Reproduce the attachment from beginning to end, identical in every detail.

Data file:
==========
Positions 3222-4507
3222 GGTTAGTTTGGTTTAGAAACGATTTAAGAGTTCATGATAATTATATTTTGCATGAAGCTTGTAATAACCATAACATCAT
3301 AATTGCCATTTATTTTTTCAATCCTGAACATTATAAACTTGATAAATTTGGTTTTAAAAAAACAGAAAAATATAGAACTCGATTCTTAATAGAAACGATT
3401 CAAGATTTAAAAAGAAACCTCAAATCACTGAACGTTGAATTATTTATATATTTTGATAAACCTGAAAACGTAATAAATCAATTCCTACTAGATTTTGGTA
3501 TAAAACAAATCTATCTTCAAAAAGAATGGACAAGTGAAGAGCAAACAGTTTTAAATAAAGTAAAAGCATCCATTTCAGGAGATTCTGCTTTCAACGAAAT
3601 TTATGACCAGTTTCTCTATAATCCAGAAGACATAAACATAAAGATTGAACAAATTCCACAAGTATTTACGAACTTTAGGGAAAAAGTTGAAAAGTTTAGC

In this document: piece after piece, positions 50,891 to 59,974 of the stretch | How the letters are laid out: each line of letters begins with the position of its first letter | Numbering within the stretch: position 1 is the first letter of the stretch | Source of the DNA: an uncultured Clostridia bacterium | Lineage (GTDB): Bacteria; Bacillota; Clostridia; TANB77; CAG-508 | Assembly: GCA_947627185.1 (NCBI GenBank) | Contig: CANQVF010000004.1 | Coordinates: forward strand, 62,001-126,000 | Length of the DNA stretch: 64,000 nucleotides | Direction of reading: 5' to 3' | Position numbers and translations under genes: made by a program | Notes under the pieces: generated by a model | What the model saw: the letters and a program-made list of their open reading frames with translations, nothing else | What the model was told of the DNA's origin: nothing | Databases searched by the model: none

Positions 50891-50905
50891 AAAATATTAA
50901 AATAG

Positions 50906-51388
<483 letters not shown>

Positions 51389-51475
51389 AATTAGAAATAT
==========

Positions 3222-4507
3222 GGTTAGTTTGGTTTAGAAACGATTTAAGAGTTCATGATAATTATATTTTGCATGAAGCTTGTAATAACCATAACATCAT
3301 AATTGCCATTTATTTTTTCAATCCTGAACATTATAAACTTGATAAATTTGGTTTTAAAAAAACAGAAAAATATAGAACTCGATTCTTAATAGAAACGATT
3401 CAAGATTTAAAAAGAAACCTCAAATCACTGAACGTTGAATTATTTATATATTTTGATAAACCTGAAAACGTAATAAATCAATTCCTACTAGATTTTGGTA
3501 TAAAACAAATCTATCTTCAAAAAGAATGGACAAGTGAAGAGCAAACAGTTTTAAATAAAGTAAAAGCATCCATTTCAGGAGATTCTGCTTTCAACGAAAT
3601 TTATGACCAGTTTCTCTATAATCCAGAAGACATAAACATAAAGATTGAACAAATTCCACAAGTATTTACGAACTTTAGGGAAAAAGTTGAAAAGTTTAGC

In this document: piece after piece, positions 50,891 to 59,974 of the stretch | How the letters are laid out: each line of letters begins with the position of its first letter | Numbering within the stretch: position 1 is the first letter of the stretch | Source of the DNA: an uncultured Clostridia bacterium | Lineage (GTDB): Bacteria; Bacillota; Clostridia; TANB77; CAG-508 | Assembly: GCA_947627185.1 (NCBI GenBank) | Contig: CANQVF010000004.1 | Coordinates: forward strand, 62,001-126,000 | Length of the DNA stretch: 64,000 nucleotides | Direction of reading: 5' to 3' | Position numbers and translations under genes: made by a program | Notes under the pieces: generated by a model | What the model saw: the letters and a program-made list of their open reading frames with translations, nothing else | What the model was told of the DNA's origin: nothing | Databases searched by the model: none

Positions 50891-50905
50891 AAAATATTAA
50901 AATAG

Positions 50906-51388
<483 letters not shown>

Positions 51389-51475
51389 AATTAGAAATAT